karuna_Reiki.164223609_stdResolve to Love Yourself First

By Gina Lee

The New Year starts with the best intentions:

This year, I’m going to finally lose weight… stand up to my boss and ask for a raise…start eating better and take charge of my health…volunteer more…quit smoking…get out of debt…

Insert your resolution here. The basic premise of a resolution is clear: make a change to your habits or lifestyle that will be positive and healthy. Resolutions usually involve something with our external world and habits and we start off with the fresh energy and determination. We also attach unrealistic expectations by wanting to see results right away and we think that if we throw ourselves headlong into the new habit it will stick like going to the gym every day or quitting smoking cold-turkey, vowing not to eat ANYTHING that isn’t healthy, making lunch to bring to work every day to save money.

Why is it so hard to keep a resolution empowered and to make lasting positive change? Making resolutions are not the problem. Setting unrealistic expectations and attaching to specific results is.

Some of the problems with our common resolutions are that they are externally oriented, i.e. losing weight or making more money to get out of debt. The primary drive to do these things is superficial, “I want to look better” or “I want to save up enough money to go on vacation or buy a new car”. At first glance, these things seem like perfectly good goals but if you scratch the surface you will quickly come to the expectation attached, “If I lose weight I will look better and I will be happier.” “If I save money and get to go on vacation or buy that new car I will be happier.”

The assumption is that if we achieve these external goals we will be happier. The reality is that we need to face the question, “Would this external goal really make me happier in a permanent way?” The answer is no. It might make you happy for a little while, but it’s the fleeting kind of happiness that can be taken away as soon as you lose it or it changes in some way. The resolution is that we are seeking more happiness, not the external goal. What we really need to do is learn how to shift our perspective within ourselves rather than to seek happiness from external things.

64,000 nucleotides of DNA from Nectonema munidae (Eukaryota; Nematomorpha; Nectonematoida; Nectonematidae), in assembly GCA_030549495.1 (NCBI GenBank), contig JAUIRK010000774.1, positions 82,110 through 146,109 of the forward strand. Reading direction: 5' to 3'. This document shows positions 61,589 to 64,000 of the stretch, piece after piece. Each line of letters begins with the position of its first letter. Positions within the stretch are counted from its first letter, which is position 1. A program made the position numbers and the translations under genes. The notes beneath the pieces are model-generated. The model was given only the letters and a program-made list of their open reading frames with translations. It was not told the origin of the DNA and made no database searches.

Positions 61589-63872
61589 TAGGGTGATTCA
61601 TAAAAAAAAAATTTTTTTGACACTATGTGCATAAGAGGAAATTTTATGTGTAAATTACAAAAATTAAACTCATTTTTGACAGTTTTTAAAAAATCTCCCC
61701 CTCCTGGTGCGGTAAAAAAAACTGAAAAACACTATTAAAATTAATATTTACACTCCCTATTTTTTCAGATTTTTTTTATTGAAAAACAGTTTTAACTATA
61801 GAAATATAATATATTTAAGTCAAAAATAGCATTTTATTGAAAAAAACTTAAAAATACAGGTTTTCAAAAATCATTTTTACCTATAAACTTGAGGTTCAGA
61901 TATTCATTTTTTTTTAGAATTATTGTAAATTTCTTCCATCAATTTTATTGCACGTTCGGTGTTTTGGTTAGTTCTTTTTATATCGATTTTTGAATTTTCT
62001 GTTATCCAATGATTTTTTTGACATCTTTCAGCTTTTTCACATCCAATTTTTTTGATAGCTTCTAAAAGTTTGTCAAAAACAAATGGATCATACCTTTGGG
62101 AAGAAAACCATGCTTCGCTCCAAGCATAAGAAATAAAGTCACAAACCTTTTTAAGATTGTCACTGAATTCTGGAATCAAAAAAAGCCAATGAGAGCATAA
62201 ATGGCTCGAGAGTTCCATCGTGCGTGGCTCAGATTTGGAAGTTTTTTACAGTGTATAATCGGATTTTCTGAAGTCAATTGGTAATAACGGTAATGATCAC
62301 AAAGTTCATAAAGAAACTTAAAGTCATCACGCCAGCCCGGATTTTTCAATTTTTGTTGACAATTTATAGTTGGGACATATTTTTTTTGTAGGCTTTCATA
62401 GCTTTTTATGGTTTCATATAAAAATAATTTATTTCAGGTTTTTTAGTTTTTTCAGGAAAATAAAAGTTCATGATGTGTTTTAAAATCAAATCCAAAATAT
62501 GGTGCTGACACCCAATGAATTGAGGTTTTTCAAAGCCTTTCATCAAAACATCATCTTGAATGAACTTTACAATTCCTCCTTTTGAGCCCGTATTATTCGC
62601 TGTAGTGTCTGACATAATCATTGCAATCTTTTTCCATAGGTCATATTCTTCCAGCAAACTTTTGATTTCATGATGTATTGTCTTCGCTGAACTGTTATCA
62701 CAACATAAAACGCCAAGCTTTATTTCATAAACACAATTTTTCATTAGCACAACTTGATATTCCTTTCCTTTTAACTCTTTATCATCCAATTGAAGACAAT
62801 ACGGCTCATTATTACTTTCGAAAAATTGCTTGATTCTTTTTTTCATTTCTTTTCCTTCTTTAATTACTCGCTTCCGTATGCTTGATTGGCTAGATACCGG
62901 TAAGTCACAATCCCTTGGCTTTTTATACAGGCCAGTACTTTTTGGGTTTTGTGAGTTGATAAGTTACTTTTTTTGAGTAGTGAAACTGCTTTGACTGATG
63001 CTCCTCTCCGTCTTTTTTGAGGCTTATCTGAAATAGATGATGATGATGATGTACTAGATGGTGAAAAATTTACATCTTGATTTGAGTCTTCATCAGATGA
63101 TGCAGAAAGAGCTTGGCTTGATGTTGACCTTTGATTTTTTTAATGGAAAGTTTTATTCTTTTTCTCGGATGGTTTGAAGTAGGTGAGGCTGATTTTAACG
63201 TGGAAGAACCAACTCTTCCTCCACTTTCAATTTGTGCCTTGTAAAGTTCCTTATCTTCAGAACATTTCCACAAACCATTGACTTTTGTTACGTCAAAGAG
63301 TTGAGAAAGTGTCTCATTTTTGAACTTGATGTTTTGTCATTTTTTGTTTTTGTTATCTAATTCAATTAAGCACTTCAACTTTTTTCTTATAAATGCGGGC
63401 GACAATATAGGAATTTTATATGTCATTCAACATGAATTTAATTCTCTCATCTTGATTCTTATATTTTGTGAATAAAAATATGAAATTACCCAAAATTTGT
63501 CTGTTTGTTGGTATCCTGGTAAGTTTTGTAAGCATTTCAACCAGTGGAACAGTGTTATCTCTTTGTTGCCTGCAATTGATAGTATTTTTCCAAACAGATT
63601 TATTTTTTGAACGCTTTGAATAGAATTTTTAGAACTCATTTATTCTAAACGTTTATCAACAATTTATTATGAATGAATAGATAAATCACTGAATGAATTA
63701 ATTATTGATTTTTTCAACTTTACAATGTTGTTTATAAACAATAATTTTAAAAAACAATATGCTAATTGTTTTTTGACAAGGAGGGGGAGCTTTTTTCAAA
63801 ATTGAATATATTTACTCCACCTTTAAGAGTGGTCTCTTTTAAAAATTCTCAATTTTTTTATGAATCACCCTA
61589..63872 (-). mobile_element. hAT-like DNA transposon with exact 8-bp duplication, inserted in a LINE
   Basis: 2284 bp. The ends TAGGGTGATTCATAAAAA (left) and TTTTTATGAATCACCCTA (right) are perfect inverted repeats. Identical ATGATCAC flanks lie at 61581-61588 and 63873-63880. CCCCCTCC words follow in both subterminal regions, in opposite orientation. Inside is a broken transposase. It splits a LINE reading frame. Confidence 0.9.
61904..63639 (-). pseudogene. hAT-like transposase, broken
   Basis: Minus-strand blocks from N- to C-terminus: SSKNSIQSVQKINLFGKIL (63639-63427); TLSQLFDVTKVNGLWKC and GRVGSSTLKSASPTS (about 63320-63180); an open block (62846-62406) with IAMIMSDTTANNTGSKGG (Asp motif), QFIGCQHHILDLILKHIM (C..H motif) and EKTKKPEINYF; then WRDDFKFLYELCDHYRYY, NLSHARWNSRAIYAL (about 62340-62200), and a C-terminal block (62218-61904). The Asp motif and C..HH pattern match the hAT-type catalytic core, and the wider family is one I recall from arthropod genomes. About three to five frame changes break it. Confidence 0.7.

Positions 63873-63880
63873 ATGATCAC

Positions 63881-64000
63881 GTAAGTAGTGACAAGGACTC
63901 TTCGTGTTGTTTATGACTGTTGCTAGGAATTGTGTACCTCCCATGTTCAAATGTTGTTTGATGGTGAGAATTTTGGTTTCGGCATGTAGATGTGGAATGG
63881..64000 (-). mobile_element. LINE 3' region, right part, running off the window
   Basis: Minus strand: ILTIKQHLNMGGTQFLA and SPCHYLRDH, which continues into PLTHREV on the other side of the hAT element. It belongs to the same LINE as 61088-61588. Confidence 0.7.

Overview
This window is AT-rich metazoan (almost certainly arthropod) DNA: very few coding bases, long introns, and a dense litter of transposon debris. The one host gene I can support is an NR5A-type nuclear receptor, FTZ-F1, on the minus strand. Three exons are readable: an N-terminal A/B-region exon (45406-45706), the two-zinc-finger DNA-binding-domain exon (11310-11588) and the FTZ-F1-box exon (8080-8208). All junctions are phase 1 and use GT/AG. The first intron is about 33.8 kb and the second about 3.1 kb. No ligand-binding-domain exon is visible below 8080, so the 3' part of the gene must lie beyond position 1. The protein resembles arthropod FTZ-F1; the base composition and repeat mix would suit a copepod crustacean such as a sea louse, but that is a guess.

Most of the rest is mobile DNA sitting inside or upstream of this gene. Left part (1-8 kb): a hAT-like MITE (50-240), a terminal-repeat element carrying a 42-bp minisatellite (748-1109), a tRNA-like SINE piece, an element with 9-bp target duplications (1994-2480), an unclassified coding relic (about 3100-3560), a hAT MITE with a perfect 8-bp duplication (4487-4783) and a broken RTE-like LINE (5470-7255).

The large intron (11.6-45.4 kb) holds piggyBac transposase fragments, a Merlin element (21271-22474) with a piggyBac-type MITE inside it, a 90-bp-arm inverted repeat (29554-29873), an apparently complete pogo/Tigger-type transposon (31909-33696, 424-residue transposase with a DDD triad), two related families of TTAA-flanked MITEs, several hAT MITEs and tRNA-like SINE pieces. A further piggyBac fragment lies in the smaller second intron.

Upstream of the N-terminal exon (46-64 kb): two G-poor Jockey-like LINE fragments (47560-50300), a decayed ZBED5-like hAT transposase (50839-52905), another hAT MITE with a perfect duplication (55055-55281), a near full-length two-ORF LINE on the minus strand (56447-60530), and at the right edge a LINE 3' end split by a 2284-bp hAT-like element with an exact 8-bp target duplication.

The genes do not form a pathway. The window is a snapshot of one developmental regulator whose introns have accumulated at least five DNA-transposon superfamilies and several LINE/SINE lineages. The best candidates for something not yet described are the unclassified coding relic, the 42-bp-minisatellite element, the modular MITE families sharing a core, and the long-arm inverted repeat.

Yoga teaches us that we can be happy in our life right now, exactly the way it is with the circumstances as they are. The practice of santosha (sahn-toe-shah translates to contentment) teaches us to be grateful and content with all of the things that we already have, to love our selves and our lives exactly where they are. It’s OK to have goals but we should not attach our happiness to them. We learn to embrace our flaws and the time that it takes to change because it is difficult to break bad habits and it requires compassion to forgive yourself if you lapse occasionally. The road to success is studded with potholes and occasionally we will trip up. The Warrior’s Path in yoga is to stumble, forgive yourself, and carry on, to pick up where you left off and to start again. You are lovable right now. You have everything you need to be happy. There is always something to be grateful for. You are enough. You have enough.

When you accept where you are with compassion you have more strength to make sustainable changes in realistic ways rather than burning out quickly. You will start to see that you have more strength than you realize and the healthy changes come easily because when you are whole you naturally make better choices. You stop self-medicating with eating, drinking, shopping or smoking when you are stressed, eating bad foods because you are lonely or bored. You choose to go to yoga class or to the gym because it makes you feel good, not because you’re punishing yourself for not being good enough.

Be happy today. Love yourself now. The rest is just icing on the cake of your life.


Can you spare me some change?

The only place in life where making change is easy is in a bank. For the rest of it, change is at best mildly uncomfortable and at worst like pulling teeth. Our individual constitution, personality, life experiences, strength of character and behavioral patterns will determine just how uncomfortable changing is.

For me, change was always exceptionally hard. I had to convince myself repeatedly that it was worth the effort, that the end result would be far shinier and prettier in order to justify the feelings of rage and discontent that would surface in me almost instantly. In addition, being an American conditioned to strive for perfection AND instant gratification, I found many reasons to want to change but gave up very quickly which did two things:

1) Established in me an inner critic so oppressive even a fascist regime seemed like a support group.

2) That I had a weak character and that I was destined to stay exactly where I was both physically and emotionally which made addictive behavior like eating, smoking and sex a perfect escape from the reality of my weakness.